Thursday 30 July 2015Print this page
Advances in health and social welfare in the 20th century ushered in a golden age for humanity. We’re living longer and in better health than ever before. Someone born in London today, for example, could expect to live 30 years longer than a counterpart did in 1900 – and will have access to pensions as well as universal healthcare provisions.
These advances have been a victim of their own success, however, and the downside is that ageing populations mean more pressure on resources, particularly on pensions and healthcare.
Amid all of this, we often overlook the idea that the new generation of older persons are a powerful resource. As a healthier group, they have the potential to contribute to not just their own well-being but also to sustain a greater economic and social prosperity for society as a whole.
Central to this is the idea of active and healthy ageing – the process of opening up opportunities and participation for older people and making quality of life better. As the World Health Organisation says: “Active” refers to continuing participation in social, economic, cultural, spiritual and civic affairs, not just the ability to be physically active or to participate in the labour force.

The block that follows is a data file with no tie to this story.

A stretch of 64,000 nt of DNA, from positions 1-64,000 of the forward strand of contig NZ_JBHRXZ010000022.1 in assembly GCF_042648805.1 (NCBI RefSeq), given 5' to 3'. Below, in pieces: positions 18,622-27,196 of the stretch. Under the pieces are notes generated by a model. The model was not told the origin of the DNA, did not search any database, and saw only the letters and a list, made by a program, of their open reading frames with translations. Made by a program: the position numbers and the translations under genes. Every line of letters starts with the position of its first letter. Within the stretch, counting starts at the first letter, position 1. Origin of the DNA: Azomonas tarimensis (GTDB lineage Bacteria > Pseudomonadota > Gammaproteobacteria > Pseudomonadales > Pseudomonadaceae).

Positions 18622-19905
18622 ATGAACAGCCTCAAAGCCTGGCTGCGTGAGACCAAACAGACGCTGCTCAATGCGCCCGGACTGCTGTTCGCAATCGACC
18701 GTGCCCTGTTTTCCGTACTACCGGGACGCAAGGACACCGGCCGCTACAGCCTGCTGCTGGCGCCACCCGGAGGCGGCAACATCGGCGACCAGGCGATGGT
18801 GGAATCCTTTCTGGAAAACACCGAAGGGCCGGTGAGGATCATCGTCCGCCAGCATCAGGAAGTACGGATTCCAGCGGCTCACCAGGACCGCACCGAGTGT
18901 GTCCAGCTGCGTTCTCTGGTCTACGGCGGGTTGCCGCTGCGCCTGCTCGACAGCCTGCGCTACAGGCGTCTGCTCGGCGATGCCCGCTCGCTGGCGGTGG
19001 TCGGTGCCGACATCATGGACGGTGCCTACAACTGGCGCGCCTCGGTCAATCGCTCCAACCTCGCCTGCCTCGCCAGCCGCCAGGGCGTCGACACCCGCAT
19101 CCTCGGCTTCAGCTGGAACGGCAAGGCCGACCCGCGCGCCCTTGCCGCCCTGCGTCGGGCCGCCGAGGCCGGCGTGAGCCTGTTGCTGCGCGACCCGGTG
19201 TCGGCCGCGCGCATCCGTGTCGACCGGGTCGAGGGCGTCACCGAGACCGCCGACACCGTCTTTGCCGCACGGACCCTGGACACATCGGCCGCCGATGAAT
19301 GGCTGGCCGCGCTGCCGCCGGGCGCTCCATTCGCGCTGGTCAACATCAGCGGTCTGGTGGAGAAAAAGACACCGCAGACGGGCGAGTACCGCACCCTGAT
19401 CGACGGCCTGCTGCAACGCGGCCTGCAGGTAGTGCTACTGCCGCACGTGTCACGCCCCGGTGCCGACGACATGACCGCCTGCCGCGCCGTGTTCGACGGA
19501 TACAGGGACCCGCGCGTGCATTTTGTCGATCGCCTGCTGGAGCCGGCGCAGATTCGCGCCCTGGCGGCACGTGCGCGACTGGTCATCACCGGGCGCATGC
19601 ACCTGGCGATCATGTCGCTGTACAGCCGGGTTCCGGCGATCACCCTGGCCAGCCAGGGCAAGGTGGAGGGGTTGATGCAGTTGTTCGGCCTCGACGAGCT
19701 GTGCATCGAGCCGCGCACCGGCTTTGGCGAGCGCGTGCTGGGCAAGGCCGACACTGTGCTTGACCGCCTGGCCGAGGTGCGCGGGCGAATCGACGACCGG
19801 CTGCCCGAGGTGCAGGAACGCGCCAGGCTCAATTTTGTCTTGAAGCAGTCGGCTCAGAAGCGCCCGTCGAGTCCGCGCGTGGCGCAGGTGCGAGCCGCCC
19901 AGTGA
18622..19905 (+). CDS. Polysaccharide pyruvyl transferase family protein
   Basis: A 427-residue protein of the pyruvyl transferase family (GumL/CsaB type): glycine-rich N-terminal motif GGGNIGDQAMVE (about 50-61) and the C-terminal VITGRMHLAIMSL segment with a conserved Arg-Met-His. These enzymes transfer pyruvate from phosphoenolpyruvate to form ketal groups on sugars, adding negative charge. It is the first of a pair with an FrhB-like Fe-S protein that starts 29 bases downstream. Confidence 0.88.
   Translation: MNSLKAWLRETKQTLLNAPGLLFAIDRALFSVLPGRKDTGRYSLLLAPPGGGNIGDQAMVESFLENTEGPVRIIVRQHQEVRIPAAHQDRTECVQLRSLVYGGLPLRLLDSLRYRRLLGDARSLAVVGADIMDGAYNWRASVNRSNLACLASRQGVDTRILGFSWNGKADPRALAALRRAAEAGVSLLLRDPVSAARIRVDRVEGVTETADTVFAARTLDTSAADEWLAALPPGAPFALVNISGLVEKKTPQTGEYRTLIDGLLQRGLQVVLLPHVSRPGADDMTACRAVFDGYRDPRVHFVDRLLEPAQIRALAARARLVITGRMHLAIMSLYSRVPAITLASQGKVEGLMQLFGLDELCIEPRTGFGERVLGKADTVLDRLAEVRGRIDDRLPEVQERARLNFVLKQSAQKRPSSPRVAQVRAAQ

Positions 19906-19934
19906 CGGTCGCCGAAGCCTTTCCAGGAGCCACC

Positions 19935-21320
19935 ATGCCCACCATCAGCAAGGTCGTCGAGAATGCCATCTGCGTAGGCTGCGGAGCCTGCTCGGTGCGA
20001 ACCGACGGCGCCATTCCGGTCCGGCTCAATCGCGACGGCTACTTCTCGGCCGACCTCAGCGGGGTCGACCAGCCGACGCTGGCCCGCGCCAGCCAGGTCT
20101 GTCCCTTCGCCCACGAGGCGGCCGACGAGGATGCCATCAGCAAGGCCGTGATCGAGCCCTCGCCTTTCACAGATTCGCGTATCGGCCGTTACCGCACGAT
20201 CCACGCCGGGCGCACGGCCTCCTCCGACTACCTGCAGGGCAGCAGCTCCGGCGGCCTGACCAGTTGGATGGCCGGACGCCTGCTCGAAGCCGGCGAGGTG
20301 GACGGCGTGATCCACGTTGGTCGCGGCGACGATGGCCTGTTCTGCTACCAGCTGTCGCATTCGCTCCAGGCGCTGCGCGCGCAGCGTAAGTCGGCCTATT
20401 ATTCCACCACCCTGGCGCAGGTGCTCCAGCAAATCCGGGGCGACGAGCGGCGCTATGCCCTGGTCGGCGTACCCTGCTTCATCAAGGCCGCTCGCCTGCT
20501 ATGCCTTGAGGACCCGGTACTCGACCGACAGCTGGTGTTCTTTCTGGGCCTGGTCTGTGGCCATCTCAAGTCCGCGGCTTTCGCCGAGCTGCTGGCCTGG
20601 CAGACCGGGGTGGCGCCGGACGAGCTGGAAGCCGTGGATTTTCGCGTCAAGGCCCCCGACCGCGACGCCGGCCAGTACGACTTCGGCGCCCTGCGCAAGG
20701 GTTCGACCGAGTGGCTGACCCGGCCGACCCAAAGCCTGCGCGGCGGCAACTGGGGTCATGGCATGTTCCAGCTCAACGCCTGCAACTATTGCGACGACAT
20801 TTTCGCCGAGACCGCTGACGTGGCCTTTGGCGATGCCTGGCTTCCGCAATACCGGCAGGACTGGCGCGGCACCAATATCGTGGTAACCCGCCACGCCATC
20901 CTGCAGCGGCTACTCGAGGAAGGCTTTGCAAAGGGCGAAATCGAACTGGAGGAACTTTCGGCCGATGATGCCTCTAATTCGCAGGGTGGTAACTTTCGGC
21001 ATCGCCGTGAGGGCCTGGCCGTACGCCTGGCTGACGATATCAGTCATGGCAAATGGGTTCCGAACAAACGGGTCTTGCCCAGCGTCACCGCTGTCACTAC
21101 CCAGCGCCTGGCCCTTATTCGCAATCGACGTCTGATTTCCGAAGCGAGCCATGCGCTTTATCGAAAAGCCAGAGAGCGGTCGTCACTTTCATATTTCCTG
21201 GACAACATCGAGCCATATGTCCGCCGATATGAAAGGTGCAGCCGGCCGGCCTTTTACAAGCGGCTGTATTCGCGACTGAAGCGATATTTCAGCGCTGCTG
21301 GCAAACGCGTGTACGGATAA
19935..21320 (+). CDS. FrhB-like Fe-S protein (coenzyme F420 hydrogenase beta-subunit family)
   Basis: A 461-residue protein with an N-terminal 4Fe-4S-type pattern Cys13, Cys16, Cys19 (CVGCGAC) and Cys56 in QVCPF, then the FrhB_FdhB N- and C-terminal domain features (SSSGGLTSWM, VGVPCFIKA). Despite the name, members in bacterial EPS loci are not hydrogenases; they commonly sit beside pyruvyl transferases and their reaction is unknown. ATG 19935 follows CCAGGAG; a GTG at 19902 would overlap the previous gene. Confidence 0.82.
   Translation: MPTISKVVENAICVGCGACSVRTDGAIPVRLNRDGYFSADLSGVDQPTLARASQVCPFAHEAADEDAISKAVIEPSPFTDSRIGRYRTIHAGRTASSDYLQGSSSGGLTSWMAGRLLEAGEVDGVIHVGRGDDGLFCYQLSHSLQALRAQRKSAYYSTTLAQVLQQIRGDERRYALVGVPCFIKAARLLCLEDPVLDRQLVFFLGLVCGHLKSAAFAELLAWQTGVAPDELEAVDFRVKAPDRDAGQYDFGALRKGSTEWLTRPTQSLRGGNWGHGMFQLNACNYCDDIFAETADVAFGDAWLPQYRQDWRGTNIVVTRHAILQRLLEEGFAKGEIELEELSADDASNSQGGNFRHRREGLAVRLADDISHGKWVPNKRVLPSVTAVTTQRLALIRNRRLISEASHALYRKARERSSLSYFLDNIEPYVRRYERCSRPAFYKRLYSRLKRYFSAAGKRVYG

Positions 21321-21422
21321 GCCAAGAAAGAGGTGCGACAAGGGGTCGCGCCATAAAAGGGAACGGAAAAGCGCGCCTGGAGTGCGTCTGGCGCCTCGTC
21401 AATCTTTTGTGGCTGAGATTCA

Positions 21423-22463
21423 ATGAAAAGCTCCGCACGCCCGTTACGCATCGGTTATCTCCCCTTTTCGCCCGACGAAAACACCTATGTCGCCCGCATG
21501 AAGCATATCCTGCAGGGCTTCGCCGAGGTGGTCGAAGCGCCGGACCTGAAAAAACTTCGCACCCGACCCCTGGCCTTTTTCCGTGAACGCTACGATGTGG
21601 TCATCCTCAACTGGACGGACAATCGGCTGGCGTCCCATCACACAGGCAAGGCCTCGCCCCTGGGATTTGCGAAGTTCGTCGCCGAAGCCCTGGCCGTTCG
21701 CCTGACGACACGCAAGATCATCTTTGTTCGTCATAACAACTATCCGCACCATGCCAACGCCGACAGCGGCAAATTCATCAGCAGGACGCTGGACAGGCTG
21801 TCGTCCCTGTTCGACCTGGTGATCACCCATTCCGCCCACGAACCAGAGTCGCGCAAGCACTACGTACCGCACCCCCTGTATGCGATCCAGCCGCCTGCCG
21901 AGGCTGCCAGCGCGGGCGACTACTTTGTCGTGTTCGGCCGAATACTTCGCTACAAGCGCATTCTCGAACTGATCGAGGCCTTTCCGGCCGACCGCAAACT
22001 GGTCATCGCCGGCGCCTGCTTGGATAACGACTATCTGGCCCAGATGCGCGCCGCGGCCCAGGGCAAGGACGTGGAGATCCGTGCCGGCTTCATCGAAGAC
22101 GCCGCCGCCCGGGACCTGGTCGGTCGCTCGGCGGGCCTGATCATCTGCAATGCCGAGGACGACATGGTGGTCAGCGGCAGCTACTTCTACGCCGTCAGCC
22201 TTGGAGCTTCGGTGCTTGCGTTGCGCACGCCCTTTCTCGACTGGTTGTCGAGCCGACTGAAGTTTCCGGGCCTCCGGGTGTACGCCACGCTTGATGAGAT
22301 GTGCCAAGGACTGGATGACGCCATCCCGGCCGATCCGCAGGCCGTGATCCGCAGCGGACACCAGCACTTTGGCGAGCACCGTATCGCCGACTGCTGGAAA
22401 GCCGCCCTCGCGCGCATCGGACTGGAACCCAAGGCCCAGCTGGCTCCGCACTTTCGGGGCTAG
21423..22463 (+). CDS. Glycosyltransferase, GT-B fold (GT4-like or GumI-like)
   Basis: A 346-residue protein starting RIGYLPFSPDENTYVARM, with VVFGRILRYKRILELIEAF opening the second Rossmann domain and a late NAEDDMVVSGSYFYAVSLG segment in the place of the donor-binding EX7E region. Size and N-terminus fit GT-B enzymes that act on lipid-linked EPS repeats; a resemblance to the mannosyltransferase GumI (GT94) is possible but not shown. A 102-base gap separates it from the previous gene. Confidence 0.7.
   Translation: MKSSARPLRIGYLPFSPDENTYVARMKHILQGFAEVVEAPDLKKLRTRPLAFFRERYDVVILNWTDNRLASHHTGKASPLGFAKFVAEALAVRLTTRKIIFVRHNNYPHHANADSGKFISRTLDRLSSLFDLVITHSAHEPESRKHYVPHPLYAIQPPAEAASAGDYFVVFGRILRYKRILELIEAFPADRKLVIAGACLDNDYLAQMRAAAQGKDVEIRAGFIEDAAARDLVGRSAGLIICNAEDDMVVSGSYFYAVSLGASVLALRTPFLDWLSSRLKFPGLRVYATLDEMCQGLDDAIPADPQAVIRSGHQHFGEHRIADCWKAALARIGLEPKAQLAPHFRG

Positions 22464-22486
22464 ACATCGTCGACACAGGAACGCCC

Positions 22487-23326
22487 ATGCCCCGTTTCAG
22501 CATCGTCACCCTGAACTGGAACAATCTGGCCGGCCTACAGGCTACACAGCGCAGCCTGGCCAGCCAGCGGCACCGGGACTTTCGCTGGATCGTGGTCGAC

For older people, active ageing means growing older in good health and as a full member of society, feeling more fulfilled in jobs and in social engagements, more independent in their daily lives and more engaged as citizens. But this can’t happen successfully without help from governments – and at national as well as at local community level. This involves policy measures such as increasing financial security, age-friendly infrastructures and weaving these into the social fabric.
At the University of Southampton they’ve been working on the Active Ageing Index (AAI), a tool that monitors progress across European countries. We use it to assess the untapped potential among older people using 22 indicators that are grouped in four domains: employment, social participation, independent living and capacity for active ageing.
The latest AAI report shows how far healthy and active life during old age has become a reality for many in the current generation of older Europeans. The affluent Nordic and western European countries come out at the top of the AAI ranking. Sweden tops the table, while the Netherlands comes third. These high positions are in large part because of policies that sustain employment levels among older workers who are reaching retirement and also the provision for income security in their retired population.
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